North American Grain and Oilseed Review: Canola slips after supply and demand report

By Glen Hallick, MarketsFarm

WINNIPEG, Feb. 11 (MarketsFarm) – Intercontinental Exchange (ICE) Futures canola contracts finished steady to lower on Tuesday, as the February supply and demand report from the United States Department of Agriculture (USDA) weighed on values.

In the report, the USDA lowered its January estimate for the U.S. soybean carryover by nearly 1.4 million tonnes at almost 11.6 million. The USDA estimated global soybean ending stocks at slightly less than 98.9 million tonnes for a decline of approximately 2.2 million from last month’s report.

Canola received a little bit of support from slightly higher Chicago soyoil prices, but that was countered by lower European rapeseed and Malaysian palm oil.

By mid-afternoon Tuesday, the Canadian dollar was higher at 75.22 U.S. cents, compared to Monday’s close of 75.08.

There were 23,222 contracts traded on Tuesday, which compares with Monday when 26,734 contracts changed hands. Spreading accounted for 17,198 contracts traded.

Settlement prices are in Canadian dollars per metric tonne.

Price Change
Canola Mar 459.40 dn 0.40
May 468.60 dn 0.40
Jul 475.30 dn 0.80
Nov 482.20 dn 0.70

SOYBEAN futures at the Chicago Board of Trade (CBOT) were steady on Tuesday, after trading lower for most of the session. Some strength was found after the USDA released its February supply and demand report.

In the WASDE, the USDA dropped the soybean carryover by 50.0 million bushels at 425.0 million. The USDA pegged global soybean ending stocks at slightly less than 98.9 million tonnes.

Conab increased its estimate of Brazil’s soybean production to about 123.3 million tonnes. That’s a gain of approximately 1.0 million tonnes from its January estimate. The department said soybean acres were up 2.5 per cent at more than 160.1 million. In comparison, the USDA pegged the Brazil soybean harvest at 125.0 million tonnes.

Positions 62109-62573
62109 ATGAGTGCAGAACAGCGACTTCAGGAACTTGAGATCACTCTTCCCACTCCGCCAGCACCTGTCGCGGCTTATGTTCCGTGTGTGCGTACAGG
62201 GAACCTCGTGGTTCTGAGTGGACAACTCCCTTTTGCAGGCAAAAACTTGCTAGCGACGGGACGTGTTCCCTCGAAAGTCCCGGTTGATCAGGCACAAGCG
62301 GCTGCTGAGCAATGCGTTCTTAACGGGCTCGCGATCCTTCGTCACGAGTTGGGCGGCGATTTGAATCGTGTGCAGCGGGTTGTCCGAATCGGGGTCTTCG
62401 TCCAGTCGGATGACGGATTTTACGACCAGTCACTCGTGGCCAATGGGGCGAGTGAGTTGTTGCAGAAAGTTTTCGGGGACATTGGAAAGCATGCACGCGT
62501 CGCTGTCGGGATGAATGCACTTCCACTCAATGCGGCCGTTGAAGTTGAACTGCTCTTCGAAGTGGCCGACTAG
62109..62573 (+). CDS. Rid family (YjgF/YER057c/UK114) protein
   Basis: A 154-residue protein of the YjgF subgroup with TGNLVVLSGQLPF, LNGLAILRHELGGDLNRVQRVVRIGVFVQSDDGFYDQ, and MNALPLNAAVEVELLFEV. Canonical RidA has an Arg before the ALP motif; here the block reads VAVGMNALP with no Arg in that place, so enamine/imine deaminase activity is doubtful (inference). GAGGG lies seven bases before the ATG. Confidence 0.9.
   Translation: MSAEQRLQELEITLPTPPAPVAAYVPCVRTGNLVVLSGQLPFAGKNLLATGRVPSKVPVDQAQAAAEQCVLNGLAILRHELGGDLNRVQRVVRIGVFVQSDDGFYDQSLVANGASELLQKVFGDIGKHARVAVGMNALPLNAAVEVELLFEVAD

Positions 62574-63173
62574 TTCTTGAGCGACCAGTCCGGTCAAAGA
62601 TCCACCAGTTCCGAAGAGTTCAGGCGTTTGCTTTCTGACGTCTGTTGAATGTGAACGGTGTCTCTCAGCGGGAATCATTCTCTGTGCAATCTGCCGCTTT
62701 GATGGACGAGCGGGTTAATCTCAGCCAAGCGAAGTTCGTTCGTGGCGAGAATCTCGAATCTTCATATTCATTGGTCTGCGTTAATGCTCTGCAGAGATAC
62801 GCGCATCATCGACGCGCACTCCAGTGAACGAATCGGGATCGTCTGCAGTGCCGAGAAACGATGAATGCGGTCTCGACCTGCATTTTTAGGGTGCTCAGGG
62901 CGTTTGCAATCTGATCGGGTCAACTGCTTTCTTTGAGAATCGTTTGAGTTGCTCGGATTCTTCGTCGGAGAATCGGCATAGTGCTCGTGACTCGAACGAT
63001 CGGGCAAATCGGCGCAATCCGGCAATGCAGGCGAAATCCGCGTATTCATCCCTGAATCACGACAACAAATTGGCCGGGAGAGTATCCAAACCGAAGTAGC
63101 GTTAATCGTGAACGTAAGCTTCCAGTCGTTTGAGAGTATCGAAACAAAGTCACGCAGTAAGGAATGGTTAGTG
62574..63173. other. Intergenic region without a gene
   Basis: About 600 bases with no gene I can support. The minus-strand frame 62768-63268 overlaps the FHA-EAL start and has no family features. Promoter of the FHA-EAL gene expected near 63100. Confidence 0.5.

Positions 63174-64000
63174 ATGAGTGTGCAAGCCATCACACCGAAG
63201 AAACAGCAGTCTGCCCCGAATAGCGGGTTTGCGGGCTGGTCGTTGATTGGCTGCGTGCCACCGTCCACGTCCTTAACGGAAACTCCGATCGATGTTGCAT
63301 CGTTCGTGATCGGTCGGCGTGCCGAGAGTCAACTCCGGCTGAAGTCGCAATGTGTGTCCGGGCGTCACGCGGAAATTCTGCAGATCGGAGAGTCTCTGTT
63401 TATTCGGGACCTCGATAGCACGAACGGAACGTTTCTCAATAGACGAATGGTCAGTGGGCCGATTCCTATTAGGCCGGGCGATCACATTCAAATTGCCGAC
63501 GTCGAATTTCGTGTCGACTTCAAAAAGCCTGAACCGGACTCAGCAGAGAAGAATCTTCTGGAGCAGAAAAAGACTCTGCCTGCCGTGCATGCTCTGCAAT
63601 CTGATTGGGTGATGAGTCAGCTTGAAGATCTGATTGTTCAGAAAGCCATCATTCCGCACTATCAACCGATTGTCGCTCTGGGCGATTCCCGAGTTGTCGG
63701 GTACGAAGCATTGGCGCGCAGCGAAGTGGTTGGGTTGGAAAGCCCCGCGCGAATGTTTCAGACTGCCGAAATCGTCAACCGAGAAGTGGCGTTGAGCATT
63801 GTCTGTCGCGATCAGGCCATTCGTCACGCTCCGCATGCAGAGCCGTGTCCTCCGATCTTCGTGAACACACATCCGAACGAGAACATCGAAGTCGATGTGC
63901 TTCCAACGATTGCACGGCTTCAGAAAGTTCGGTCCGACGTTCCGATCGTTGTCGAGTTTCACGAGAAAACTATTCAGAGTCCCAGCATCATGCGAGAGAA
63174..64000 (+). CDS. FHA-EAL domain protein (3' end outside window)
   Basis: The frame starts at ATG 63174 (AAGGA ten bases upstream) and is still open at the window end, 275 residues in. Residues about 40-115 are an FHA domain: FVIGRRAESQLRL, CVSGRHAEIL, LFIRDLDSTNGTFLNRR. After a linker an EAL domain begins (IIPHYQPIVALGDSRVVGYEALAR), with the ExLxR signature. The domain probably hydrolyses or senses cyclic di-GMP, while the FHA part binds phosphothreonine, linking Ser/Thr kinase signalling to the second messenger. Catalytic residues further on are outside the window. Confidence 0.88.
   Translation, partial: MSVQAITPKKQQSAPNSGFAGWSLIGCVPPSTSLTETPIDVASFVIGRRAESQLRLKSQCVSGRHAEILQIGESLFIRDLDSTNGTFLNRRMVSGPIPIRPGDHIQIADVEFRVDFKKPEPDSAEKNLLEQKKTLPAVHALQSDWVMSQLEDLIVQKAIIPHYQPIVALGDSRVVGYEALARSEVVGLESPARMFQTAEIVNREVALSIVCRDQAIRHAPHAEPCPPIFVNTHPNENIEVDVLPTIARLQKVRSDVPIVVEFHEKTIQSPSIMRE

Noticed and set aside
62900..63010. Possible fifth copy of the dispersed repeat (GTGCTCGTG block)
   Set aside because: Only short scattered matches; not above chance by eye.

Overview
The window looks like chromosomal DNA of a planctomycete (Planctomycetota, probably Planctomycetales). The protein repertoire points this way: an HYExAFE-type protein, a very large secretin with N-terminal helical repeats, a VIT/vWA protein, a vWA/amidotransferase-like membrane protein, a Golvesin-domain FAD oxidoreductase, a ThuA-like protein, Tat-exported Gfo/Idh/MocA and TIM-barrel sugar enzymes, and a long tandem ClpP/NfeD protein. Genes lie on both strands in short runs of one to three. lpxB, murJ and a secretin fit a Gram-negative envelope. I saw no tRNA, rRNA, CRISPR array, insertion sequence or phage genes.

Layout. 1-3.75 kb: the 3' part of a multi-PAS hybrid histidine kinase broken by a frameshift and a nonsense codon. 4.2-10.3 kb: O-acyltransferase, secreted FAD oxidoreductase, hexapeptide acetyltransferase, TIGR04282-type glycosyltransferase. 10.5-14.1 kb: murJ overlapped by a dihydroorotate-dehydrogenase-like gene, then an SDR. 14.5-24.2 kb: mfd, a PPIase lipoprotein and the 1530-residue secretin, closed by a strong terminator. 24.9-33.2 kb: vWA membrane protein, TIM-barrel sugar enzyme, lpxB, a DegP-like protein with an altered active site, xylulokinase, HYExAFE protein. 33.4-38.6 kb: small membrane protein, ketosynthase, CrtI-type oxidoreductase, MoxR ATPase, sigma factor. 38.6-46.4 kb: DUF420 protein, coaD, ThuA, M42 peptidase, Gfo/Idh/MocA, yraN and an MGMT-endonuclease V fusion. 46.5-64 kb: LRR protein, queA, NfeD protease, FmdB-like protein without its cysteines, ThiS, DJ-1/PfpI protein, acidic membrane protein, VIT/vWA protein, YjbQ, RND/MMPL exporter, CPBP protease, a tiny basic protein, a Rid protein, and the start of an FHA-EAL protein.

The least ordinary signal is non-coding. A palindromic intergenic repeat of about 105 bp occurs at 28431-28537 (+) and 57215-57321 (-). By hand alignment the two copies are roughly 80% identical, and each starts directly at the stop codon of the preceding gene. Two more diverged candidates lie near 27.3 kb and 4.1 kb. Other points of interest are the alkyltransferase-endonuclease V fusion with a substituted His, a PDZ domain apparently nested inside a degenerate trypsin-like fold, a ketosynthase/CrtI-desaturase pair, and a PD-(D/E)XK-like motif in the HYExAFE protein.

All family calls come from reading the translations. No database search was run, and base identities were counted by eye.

Due to heavy rains Brazil’s soybean harvest stood at 15.7 per cent complete as of Feb. 7, according to ARC Mercosul. That was well below the average pace of 27.3 per cent.

Also, the Brazil real hit a record low today, making its exports cheaper than those from the U.S.

CORN futures were slightly lower on Tuesday, also due to the February WASDE.

The USDA maintained its estimate of corn ending stocks at nearly 1.9 billion bushels. The department said increased domestic use will balance off declines in exports.

Globally, the USDA estimated corn ending stocks at almost 297.0 million tonnes.

Conab reported Brazil’s corn production at almost 100.5 million tonnes. In comparison, the USDA’s estimate was 101.0 million tonnes.

WHEAT futures were lower on Tuesday, with larger losses for Chicago than for Kansas City or Minneapolis.

The USDA reduced its estimate of the wheat carryover by 25.0 million bushels at 940.0 million. The USDA put the global wheat carryover at 288.0 million tonnes.

In international purchases, Algeria issued a tender for 50,000 tonnes and Turkey issued a tender for 150,000 tonnes. Egypt bought 360,000 tonnes with half each from Romania and Russia.

Futures Prices as of February 11, 2020

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Milling Wheat
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New Barley
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Prices are in Canadian dollars per metric ton


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